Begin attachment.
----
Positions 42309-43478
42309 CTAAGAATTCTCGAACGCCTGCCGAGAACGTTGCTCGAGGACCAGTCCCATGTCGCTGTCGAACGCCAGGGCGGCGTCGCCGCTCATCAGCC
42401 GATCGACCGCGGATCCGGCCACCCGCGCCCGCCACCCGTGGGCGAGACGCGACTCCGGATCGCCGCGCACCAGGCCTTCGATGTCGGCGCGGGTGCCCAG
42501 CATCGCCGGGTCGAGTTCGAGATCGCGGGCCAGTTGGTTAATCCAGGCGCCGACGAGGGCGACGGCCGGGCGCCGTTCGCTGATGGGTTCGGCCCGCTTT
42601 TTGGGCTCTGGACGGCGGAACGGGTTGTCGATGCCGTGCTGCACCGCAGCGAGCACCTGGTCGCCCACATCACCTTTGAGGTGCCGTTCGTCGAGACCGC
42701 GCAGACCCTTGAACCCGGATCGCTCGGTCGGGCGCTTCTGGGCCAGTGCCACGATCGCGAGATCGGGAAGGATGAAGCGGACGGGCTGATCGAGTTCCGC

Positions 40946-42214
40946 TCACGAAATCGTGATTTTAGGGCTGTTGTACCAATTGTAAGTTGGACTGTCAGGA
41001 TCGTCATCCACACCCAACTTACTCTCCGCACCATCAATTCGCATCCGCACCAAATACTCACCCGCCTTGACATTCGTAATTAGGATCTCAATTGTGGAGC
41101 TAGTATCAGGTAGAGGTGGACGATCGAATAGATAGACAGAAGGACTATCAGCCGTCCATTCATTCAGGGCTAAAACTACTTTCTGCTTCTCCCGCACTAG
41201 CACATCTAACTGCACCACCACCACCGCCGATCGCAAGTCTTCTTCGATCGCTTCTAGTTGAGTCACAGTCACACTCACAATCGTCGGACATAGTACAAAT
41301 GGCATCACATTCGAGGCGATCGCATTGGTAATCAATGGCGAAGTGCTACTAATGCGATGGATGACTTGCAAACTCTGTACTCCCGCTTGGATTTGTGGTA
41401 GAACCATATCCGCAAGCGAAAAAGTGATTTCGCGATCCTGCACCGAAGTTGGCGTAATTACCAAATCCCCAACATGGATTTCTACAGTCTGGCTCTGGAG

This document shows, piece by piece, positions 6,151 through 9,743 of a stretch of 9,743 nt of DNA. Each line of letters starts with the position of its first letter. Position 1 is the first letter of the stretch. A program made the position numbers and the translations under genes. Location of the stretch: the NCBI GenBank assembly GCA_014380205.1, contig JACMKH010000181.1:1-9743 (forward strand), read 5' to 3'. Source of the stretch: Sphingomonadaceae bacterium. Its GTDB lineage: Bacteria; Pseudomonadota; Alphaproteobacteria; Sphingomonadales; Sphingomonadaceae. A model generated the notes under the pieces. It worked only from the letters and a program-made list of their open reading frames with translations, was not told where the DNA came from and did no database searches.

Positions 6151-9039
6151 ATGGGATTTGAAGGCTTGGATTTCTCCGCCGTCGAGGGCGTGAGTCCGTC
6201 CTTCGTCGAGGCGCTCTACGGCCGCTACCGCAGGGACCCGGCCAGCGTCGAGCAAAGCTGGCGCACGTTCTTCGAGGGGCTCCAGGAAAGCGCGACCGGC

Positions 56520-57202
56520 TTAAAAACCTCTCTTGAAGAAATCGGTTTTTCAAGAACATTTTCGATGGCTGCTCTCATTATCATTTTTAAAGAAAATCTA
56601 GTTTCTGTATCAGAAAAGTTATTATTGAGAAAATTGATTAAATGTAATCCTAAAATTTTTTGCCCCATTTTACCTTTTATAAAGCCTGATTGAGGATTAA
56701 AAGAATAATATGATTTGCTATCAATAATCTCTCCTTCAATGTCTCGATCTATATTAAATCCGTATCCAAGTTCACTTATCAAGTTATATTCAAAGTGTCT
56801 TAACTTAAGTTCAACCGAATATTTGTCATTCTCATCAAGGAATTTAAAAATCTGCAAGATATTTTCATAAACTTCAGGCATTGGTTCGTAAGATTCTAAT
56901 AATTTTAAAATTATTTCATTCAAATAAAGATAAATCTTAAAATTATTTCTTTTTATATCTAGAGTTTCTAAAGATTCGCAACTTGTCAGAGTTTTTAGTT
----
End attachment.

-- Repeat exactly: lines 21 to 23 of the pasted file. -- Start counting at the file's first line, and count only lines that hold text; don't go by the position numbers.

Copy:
56701 AAGAATAATATGATTTGCTATCAATAATCTCTCCTTCAATGTCTCGATCTATATTAAATCCGTATCCAAGTTCACTTATCAAGTTATATTCAAAGTGTCT
56801 TAACTTAAGTTCAACCGAATATTTGTCATTCTCATCAAGGAATTTAAAAATCTGCAAGATATTTTCATAAACTTCAGGCATTGGTTCGTAAGATTCTAAT
56901 AATTTTAAAATTATTTCATTCAAATAAAGATAAATCTTAAAATTATTTCTTTTTATATCTAGAGTTTCTAAAGATTCGCAACTTGTCAGAGTTTTTAGTT